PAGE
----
Heading into cooler weather means that it’s critical to keep your head and neck warm—but sweat-free—while you ride. It’s tempting to just grab your beanie from running or skiing to cram under your helmet, but try it once you know that’s not the ideal solution.
Wearing a cap while also wearing a properly fitted helmet can be tricky. Thankfully, there are great options that keep your head warm while keeping your helmet in place. Here, we’re sharing a few of our favorites…
BEST CAP: Le Col Cycling Cap
We love a simple cycling cap: In fact, cycling caps are arguably the most classic piece of cycling equipment, and a piece that hasn’t necessarily needed an update as the decades have passed. We appreciate the classic style of the cotton and polyester cycling cap from Le Col. For temperatures hovering around and above freezing, this type of head covering is all you really need to keep in warmth under your helmet.
We also have been impressed with how this cap fits under a helmet, and how it looks off the bike as well. While in chillier conditions, it may not be enough to keep you warm since it won’t cover your ears, it’s great for those in-between temperatures.
- Material Cotton and polyester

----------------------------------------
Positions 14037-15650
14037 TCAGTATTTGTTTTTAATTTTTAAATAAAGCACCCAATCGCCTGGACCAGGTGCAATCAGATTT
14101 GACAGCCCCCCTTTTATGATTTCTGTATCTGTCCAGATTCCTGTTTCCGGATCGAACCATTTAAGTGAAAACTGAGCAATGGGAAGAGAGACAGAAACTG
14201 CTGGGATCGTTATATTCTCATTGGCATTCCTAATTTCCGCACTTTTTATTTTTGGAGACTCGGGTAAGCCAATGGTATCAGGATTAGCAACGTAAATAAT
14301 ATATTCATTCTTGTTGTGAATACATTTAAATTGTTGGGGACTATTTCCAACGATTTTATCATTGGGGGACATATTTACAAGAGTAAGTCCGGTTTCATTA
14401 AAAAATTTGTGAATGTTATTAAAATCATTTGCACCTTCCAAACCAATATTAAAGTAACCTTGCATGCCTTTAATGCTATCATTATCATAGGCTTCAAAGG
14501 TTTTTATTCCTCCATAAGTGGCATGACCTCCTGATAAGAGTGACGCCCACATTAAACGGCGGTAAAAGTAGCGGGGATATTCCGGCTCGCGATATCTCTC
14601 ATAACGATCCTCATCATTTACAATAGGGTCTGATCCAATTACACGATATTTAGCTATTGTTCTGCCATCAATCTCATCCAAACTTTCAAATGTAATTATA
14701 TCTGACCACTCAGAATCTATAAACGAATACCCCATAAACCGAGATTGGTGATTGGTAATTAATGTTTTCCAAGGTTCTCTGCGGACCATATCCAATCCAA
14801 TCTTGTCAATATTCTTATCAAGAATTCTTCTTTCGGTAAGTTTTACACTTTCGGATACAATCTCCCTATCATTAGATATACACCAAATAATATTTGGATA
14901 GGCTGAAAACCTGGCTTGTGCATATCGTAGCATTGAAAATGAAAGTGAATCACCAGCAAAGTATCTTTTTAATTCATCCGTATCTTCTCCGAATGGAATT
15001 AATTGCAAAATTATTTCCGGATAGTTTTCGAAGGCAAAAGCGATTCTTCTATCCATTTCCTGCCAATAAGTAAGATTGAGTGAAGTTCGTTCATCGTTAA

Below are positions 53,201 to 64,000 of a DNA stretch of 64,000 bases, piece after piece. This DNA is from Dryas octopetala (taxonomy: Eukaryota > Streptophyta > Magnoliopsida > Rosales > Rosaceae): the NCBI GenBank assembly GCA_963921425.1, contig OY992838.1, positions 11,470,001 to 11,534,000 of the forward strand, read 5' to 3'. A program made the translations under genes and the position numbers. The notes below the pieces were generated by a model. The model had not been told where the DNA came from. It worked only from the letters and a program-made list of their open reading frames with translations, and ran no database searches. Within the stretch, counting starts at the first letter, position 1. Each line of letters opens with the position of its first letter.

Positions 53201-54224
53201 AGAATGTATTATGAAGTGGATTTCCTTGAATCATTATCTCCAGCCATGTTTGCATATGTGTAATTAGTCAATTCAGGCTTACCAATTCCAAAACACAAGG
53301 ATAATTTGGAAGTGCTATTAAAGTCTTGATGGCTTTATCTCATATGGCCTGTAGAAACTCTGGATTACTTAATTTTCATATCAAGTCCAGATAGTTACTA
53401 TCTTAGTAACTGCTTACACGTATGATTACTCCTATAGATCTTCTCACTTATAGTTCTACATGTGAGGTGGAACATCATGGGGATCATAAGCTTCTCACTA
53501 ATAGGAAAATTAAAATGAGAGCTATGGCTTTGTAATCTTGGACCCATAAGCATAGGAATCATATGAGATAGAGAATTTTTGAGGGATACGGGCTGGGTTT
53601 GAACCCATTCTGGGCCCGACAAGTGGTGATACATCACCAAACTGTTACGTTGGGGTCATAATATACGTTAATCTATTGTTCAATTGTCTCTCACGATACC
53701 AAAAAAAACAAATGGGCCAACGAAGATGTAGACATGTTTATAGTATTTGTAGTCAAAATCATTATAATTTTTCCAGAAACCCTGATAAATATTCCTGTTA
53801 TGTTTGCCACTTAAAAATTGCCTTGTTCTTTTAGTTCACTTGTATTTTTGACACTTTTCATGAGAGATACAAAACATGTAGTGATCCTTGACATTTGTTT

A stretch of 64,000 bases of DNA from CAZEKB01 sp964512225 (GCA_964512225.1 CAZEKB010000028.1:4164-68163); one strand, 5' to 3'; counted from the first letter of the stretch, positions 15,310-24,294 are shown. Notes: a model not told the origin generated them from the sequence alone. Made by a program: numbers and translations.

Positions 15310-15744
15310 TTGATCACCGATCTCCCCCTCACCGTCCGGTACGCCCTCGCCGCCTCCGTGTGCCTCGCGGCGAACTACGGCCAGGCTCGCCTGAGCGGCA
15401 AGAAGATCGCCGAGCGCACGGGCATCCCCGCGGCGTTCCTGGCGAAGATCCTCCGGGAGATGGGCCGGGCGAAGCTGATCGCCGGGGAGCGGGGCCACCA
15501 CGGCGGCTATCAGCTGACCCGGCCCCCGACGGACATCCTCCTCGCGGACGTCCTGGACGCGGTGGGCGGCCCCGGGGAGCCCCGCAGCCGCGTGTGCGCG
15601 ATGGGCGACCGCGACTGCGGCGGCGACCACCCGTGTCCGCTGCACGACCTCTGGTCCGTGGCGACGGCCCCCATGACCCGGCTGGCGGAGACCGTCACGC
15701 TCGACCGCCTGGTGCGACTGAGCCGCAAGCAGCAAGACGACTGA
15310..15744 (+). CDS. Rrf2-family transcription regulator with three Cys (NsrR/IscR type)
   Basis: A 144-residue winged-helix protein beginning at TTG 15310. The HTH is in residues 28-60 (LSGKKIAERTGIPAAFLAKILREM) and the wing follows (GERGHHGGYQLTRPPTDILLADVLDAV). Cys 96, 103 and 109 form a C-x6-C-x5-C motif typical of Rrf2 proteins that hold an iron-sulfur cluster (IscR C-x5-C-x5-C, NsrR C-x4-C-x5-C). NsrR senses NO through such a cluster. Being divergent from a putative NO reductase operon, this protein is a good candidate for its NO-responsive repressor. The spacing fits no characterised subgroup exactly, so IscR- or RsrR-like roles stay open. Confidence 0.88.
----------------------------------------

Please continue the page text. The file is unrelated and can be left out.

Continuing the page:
- MSRP: $29
PROS: Only gets better with age
CONS: Some riders report it’s a bit small-fitting
BEST TOQUE: Chrome Merino Beanie
A good toque/beanie that can fit neatly under a helmet and provide deep coverage is hard to find. This lightweight, super-thin merino wool beanie from Chrome doesn’t look like much, but it packs a powerful punch when it comes to keeping your head warm in winter weather. The fit is just right: Slim enough to fit under a helmet, but not so tight that it feels like the beanie is cutting off circulation to your brain.
It’s also super useful for off-the-bike: One Bikerumor staffer who spends winters in Canada finds it’s ideal to put under a more casual beanie for a double layer of warmth when XC skiing. And it can handle the rigors of constant use, wash, and wear, remaining good-as-new looking even after a few seasons.
- Material: 65% polyester, 35% merino wool